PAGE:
What Does the Government Consider “Protected” First Amendment Activities?

The other day, AP’s Matt Lee called out State Department spokesperson Jen Psaki’s suggestion that Edward Snowden is not entitled to free speech.

QUESTION: Okay. Then I just don’t understand. I think this is an incredibly slippery slope that you’re going down here, that the U.S. Government is going down here, if you are coming up and saying to us that you’re trying to prevent an American citizen – albeit one who has been accused of serious crimes – from exercising his right to free speech. You don’t agree with that?

MS. PSAKI: I believe that what I’ve conveyed most proactively here is our concern about those who helped facilitate this event —

QUESTION: Yes.

MS. PSAKI: — and make it into a propaganda platform.

QUESTION: Right. And —

QUESTION: Or a public asylum —

QUESTION: — the propaganda platform aside, free speech covers propaganda. Last time I checked, it covers a lot of things. And I don’t see, unless he’s somehow violated U.S. law by speaking at this – at the Russian – the transit line at the Russian airport, I don’t see why you would be disappointed in the Russians for, one, facilitating it, but also, apparently from what it sounds like, tried to discourage them from – tried to discourage this – them from allowing this event to take place in the – to take place at all.

MS. PSAKI: Well, Matt, this isn’t happening, clearly, because we wouldn’t be talking about it, in a vacuum. And this is an individual, as we all know, who has been accused of felony crimes in the United States. We have expressed strongly our desire to have him returned —

QUESTION: I understand.

MS. PSAKI: — to face those charges. This is all applicable context to these circumstances.

QUESTION: But as you have also said, he is a U.S. citizen.

MS. PSAKI: He is, yes.

QUESTION: He remains a U.S. citizen, and he enjoys certain rights as a U.S. citizen. One of those rights, from your point of view, is that he has the right to come back and face trial for the crimes he’s committed. But the rights that you’re not talking about are his right to free speech, his right to talk with whoever he wants to, freedom to assemble. I don’t understand why those rights are – why you ignore those and simply say that he has – that he’s welcome to come back to the United States to exercise his right to be tried by a jury of his peers. Why is that the only right that he gets, according to this Administration? [my emphasis]

As it happens, I read it about the same time i read this passage, from the government’s opposition to Basaaly Saeed Moalin’s challenge to the FISA-derived evidence against him (see this post for more background).

Moalin claims he was fargeted for FISC-authorized surveillance in violation of FISA’s stipulation that no United States person may be considered a foreign power or an agent of a foreign power solely on the basis of activities protected by the First Amendment. Docket No 92 at 18-19 (citing 50 U.S.C. §§ 1805(a)(2)(A), 1824(a)(2)(A)). Although protected First Amendment activities canot form the sole basis for FISC-authorized electronic surveillance or physical search, not all speech-related activities fall within the protection of the First Amendment. See infra at 70.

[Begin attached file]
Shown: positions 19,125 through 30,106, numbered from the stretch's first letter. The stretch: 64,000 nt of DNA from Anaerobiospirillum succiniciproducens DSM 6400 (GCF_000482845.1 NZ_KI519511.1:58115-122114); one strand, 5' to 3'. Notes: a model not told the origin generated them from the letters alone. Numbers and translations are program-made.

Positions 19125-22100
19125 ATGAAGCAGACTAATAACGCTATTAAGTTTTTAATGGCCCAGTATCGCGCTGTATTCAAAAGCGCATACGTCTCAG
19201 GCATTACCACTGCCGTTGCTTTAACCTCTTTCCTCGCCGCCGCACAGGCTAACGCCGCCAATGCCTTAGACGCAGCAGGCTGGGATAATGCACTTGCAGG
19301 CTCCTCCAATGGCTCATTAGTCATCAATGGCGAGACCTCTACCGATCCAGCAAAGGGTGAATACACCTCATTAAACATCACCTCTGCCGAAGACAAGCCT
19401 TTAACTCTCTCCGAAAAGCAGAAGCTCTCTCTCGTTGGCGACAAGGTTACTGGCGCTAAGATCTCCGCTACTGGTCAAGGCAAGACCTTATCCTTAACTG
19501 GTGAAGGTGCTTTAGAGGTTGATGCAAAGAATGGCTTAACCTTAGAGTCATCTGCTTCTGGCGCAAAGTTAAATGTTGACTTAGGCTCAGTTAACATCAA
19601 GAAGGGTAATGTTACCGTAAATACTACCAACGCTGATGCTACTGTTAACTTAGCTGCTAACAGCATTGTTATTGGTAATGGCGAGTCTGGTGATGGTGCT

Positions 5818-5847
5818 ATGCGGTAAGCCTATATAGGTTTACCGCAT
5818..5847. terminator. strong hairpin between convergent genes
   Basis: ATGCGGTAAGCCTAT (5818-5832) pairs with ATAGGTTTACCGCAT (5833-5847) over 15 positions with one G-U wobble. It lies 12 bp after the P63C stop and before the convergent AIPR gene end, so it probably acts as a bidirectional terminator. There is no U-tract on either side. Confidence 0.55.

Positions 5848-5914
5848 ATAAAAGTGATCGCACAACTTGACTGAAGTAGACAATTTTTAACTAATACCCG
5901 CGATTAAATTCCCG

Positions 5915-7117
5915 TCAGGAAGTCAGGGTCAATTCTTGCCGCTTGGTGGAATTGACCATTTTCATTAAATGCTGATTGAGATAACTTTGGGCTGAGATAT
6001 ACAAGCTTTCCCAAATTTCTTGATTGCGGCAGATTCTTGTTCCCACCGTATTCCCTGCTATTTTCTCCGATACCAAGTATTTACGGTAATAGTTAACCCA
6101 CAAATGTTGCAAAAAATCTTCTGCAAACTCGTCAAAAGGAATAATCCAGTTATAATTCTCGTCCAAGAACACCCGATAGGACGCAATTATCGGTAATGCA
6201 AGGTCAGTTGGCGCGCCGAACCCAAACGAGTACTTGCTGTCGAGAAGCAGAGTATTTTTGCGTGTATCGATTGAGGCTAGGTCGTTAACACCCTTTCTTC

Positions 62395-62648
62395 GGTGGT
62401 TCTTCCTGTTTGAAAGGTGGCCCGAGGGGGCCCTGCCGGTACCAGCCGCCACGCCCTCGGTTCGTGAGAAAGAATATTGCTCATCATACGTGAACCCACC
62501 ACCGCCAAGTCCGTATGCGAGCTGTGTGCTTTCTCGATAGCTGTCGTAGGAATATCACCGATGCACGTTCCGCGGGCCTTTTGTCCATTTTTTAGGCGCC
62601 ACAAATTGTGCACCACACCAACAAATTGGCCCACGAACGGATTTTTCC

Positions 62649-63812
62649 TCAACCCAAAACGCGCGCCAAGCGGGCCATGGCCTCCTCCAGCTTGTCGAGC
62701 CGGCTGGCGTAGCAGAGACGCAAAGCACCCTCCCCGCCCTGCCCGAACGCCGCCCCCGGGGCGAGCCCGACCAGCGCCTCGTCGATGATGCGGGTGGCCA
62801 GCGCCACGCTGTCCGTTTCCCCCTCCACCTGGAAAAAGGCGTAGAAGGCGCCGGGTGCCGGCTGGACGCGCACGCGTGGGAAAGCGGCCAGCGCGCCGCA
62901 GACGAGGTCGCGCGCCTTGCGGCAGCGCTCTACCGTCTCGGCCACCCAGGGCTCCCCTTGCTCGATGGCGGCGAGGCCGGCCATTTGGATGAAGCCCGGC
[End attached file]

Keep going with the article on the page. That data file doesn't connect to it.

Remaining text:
That is, when faced with limitations on surveillance based on First Amendment activities, the government claimed that not all speech is protected.

(Note, I’m not certain because the page numbers listed in this unclassified motion are to the pagination of the classified motion, but I believe that reference to speech that is not protected is redacted.)

That’s important because of the narrative the government presented in this motion (which is different from what Sean Joyce presented to the House Intelligence Committee — I believe both narratives are in fact badly misleading).

In the materials presented in this case, the government suggests FISA-authorized surveillance on Moalin’s calls with al-Shabaab warlord Aden Ayrow started, out of the blue, in December 2007, several months before al-Shabaab was listed as a Foreign Terrorist Organization. I’m not aware of any evidence it presents that precedes these calls. Yet these early calls show no evidence of criminal behavior.

Thus, the evidence suggests that merely calling someone considered a terrorist but whose group was not yet officially designated as such by the government makes one an agent of a foreign power.

Notably, this surveillance took place before SCOTUS in Holder v. Humanitarian Law Foundation expanded material support to include First Amendment protected activities. But Moalin’s own brief claims (not entirely convincingly, but the claim is defensible for the beginning of the surveillance period) that his independent support for Ayrow was clear First Amendment activity.

The statute includes an additional restriction for electronic surveillance of a “United States person,” as it prohibits finding probable cause for such a target based solely upon First Amendment activities. In making that probable cause determination, the statute directs “[t]hat no United States person may be considered a foreign power or an agent of a foreign power solely upon the basis of activities protected by the first amendment . . .” §1805(a)(2)(A).

Accordingly, if the target participated in First Amendment activities such as expressing support, urging others to express support, gathering information, distributing information, raising money for political causes, or donating money for political causes, these activities cannot serve as a basis for probable cause for a FISA warrant.

And, Moalin’s brief goes on, even a 2009 FBI report on Moalin (written after the end of the surveillance described in case documents) described his activities with respect to Somalia in terms of that kind of political, even tribal, support.